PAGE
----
You and your soon-to-be-ex spouse may still be under the same roof, or you might have already separated or found temporary arrangements apart from one another. Regardless of your current living situation, your regular monthly bills are still coming in. How do you know who should be paying the household bills during your divorce?
If you own a home, you’ll surely have utility bills including cable and Internet as well as mortgage and car payments to make. There are probably also credit card and loan statements, car, life and health insurance costs, and many other bills. No matter your current relationship with your spouse, determining who pays what might be confusing at first. Below are a few financial matters you’re likely facing during divorce and how to consider handling them.
Stick with What You Know
To avoid complicating an already complex situation, it’s a good idea to avoid taking on new financial responsibilities until after the divorce is finalized. Couples at the early stages of divorce often find it simplest to keep the status quo in terms of paying household bills – in other words, to continue to share bills that were typically shared, and take care of ones that one spouse usually covered alone. If one spouse covered the homeowners insurance every month, for example, it’s advisable for that person to continue doing so until the final agreement about ownership of the house is made.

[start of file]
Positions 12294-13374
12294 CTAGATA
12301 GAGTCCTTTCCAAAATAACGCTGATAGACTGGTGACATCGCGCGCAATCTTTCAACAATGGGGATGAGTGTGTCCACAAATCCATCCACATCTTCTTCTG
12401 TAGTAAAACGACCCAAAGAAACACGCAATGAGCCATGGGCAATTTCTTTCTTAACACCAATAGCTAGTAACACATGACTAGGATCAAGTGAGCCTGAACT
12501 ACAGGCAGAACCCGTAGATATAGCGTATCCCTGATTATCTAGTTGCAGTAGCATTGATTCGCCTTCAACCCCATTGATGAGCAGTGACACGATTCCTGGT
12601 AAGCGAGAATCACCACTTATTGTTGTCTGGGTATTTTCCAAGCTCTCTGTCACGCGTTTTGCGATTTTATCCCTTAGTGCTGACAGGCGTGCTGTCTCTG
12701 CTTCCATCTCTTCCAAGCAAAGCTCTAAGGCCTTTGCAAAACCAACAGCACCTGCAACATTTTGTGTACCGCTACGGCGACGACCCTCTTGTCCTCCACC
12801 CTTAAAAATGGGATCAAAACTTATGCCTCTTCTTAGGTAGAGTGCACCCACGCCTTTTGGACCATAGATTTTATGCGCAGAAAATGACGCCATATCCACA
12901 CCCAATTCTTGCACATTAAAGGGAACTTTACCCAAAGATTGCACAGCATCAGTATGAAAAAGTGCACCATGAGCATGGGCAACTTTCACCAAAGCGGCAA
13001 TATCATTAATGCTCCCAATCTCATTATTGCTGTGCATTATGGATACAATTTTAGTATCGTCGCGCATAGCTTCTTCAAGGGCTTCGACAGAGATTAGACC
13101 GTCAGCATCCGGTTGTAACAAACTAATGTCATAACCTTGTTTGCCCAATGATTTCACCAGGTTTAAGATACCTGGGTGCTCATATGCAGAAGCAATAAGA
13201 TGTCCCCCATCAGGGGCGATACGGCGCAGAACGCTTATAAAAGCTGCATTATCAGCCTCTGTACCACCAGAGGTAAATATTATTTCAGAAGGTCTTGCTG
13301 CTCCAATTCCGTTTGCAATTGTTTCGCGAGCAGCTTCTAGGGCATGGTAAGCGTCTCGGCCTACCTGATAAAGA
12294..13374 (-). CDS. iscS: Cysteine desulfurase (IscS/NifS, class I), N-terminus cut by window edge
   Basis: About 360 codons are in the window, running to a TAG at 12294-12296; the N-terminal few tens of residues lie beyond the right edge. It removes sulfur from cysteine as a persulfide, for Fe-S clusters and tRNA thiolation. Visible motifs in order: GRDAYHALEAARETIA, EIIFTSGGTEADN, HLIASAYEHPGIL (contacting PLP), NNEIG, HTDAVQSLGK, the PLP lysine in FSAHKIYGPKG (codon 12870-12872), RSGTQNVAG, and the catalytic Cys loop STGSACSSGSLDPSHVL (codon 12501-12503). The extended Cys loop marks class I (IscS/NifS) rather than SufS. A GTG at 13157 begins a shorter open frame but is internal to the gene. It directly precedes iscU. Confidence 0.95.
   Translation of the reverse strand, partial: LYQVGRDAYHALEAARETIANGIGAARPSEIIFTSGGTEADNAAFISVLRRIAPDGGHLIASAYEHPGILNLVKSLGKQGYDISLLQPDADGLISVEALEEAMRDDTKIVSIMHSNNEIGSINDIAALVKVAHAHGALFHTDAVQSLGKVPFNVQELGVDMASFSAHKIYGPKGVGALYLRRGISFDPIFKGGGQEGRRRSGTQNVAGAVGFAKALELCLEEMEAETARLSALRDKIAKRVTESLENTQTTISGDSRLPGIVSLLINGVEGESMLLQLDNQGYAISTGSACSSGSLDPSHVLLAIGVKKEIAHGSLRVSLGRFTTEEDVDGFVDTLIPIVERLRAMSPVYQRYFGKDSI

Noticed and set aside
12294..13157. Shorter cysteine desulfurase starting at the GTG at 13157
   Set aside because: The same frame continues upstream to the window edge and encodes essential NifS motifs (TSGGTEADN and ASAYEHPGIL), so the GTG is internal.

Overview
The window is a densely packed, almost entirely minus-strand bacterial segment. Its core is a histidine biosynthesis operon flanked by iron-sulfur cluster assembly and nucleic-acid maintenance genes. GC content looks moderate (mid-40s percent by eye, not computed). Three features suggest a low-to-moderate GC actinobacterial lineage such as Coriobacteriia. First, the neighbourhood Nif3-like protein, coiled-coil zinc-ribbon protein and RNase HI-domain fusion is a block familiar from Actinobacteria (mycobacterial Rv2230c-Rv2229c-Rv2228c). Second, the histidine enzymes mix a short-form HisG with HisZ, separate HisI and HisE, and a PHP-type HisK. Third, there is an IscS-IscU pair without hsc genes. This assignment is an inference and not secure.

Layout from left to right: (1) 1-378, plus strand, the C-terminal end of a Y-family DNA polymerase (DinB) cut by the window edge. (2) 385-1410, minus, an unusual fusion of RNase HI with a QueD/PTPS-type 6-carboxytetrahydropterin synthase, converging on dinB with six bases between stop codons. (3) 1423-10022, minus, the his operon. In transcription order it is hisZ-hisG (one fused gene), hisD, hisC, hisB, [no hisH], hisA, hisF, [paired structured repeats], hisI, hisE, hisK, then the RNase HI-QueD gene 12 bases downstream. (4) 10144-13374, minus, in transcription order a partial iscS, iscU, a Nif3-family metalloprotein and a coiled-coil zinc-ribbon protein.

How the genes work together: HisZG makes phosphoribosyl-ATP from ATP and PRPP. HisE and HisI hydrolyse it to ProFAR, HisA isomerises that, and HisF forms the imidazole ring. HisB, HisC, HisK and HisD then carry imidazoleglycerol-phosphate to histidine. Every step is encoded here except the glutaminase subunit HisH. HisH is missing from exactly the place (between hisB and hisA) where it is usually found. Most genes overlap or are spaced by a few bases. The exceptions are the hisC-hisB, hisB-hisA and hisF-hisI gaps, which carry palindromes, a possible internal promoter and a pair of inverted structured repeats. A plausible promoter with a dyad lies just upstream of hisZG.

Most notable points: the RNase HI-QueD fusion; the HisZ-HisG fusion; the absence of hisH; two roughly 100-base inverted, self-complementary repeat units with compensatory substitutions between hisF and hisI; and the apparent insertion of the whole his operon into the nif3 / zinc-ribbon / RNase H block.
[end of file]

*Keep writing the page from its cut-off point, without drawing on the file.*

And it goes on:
When determining payment for bills for which you and your spouse did not have a consistent payment plan, here’s a good rule of thumb:
- If your name is the only one on a bill, you should pay the bill (if possible).
- Joint accounts on which both spouses’ names are included will likely require negotiations between you and your spouse.
- If you already have a clear picture of who will keep certain responsibilities and items (such as the car or house) after the divorce, the best idea is to start taking on the bills and expenses for those things.
From the time you file for divorce, document the bills you’re covering. You’ll have an opportunity to show these records to your lawyer and to the court as a snapshot of your regular earning and spending as well as the typical division of responsibility for paying bills.
Some divorcing spouses also open new, individual bank accounts and lines of credit to protect their finances after filing for divorce. It’s acceptable to do so, but transparency is key: you’ll be expected to share information about new finances with the court as your divorce proceeds.
Getting Help with Negotiations
Depending on your existing relationship with your soon-to-be-ex, you may need help coming to an agreement about household bills until the divorce is finalized. Your lawyer can help you work out the terms that make the most sense. Temporary orders by the court can make those agreements legally binding if necessary.
The divorce lawyers at Petrelli Previtera Schimmel have helped couples navigate these and other complexities as they move through the divorce process. Contact our firm at (215) 523-6900 to get the assistance you need to have the best outcome possible.